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305 N.W.2d 635 (1981)

208 Neb. 740

Elmer SALTZ, Appellant, v. SCHOOL DISTRICT OF NORFOLK, IN the COUNTY OF MADISON, in the State of Nebraska, a political subdivision, Appellee.

No. 43311.

Supreme Court of Nebraska.

May 8, 1981.

*636 Theodore L. Kessner and Mark D. McGuire of Crosby, Guenzel, Davis, Kessner & Kuester, Lincoln, for appellant.

Jewell, Otte, Gatz, Collins & Domina, Norfolk, for appellee.


CLINTON, Justice.

This is an appeal from the Commission of Industrial Relations. The plaintiff, Elmer Saltz, is a certificated teacher employed by the School District of Norfolk, in the County of Madison, in the State of Nebraska. During the 1978-79 contract year, the plaintiff's employment was governed by the terms and conditions of an agreement negotiated by the labor organization, of which he was a member, and the school district.

The plaintiff filed a petition with the Commission of Industrial Relations in which he sought an order of the CIR finding that he was entitled to 1 day of paid personal leave taken in accordance with the negotiated personal leave policy of the school district, and for an order directing the school district to pay to the plaintiff 1/186th of his 1978-79 salary allegedly wrongfully withheld as a result of the school district denying a day of paid personal leave. He also sought an order directing the school district to remove from his personnel file a letter of reprimand. Personal leave policy was governed by the terms of the negotiated labor agreement.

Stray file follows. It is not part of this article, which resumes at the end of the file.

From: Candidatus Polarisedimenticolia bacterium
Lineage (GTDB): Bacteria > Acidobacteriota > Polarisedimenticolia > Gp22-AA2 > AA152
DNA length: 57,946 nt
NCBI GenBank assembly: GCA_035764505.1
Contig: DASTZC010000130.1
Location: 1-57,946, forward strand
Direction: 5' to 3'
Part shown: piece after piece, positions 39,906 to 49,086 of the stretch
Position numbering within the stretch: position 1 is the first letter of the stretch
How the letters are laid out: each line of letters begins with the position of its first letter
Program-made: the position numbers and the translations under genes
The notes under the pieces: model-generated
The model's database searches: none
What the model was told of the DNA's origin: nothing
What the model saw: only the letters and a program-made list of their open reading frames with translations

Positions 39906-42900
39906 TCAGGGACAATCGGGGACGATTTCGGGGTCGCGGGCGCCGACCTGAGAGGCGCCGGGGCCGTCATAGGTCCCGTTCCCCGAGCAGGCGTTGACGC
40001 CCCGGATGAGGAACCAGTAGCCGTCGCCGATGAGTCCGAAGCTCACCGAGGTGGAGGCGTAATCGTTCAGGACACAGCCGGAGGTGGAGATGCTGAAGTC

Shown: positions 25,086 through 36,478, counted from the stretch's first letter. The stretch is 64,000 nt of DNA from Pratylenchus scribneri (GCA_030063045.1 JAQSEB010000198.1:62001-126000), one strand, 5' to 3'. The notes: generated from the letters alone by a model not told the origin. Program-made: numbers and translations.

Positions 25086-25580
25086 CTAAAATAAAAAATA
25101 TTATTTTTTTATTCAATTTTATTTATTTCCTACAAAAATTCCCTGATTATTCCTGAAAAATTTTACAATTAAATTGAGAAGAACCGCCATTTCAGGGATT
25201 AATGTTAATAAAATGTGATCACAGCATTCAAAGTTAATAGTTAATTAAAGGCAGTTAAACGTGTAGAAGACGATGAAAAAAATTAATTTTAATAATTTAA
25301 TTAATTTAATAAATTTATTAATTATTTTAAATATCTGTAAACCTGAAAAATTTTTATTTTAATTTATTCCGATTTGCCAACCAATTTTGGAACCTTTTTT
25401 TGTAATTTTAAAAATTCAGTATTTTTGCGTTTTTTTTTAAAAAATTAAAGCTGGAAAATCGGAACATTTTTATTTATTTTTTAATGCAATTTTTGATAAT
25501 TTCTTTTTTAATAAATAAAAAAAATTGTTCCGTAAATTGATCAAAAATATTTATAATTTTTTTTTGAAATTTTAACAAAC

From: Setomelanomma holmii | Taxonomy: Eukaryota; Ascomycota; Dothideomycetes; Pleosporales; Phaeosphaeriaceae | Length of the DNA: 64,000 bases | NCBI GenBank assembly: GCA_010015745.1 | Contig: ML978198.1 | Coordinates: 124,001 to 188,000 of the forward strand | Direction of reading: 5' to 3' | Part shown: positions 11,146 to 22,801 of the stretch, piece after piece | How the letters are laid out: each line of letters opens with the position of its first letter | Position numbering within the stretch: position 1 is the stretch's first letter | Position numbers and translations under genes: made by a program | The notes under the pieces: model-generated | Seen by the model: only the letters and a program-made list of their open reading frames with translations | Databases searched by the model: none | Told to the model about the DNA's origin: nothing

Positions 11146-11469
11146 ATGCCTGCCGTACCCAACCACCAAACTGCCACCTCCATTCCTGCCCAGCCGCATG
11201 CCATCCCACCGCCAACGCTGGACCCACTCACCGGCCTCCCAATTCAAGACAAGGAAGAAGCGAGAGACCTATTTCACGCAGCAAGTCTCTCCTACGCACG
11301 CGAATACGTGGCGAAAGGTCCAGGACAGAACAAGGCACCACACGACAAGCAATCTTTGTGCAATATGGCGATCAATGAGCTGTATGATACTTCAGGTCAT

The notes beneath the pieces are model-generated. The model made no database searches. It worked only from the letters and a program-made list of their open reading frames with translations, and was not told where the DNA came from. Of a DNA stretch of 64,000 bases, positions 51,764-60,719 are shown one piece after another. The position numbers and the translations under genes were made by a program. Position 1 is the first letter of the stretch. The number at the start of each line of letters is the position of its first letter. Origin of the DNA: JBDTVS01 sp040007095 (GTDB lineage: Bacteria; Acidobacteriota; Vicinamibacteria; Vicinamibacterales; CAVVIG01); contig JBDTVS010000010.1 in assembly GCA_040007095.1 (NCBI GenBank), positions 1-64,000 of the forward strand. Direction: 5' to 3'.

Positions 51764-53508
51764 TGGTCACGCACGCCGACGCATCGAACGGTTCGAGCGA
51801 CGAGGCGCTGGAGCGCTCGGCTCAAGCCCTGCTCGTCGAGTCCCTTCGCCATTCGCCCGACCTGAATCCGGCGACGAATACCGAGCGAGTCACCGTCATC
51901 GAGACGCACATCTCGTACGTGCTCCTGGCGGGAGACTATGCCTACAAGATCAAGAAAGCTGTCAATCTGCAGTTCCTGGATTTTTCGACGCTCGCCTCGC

The CIR dismissed the action because it did not have jurisdiction under our holding in Transport Workers of America v. Transit Auth. of City of Omaha, 205 Neb. 26, 286 N.W.2d 102 (1979). The plaintiff appeals to this court and urges that Transport Workers of America be overruled. Among other arguments made, the plaintiff points out that in the case of Minshull v. School Dist. of Sutherland, 198 Neb. 418, 253 N.W.2d 45 (1977), this court affirmed a judgment of the CIR involving a matter similar to that here involved and in principle the same. We simply point out that in Minshull, no jurisdictional question or issue as to the definition of industrial dispute was raised by the parties and that decision preceded our decision in Transport Workers of America.

In Transport Workers of America we held: "The Commission of Industrial Relations' authority to resolve disputes concerning terms, tenure, or conditions of employment is limited to situations in which the parties have not yet reached agreement. Once an agreement is reached and a subsequent breach is alleged to have occurred, the parties are required to litigate their dispute in a competent court having jurisdiction of the matter." (Syllabus of the court.)

We adhere to that holding. The order of the Commission of Industrial Relations dismissing the plaintiff's petition is affirmed.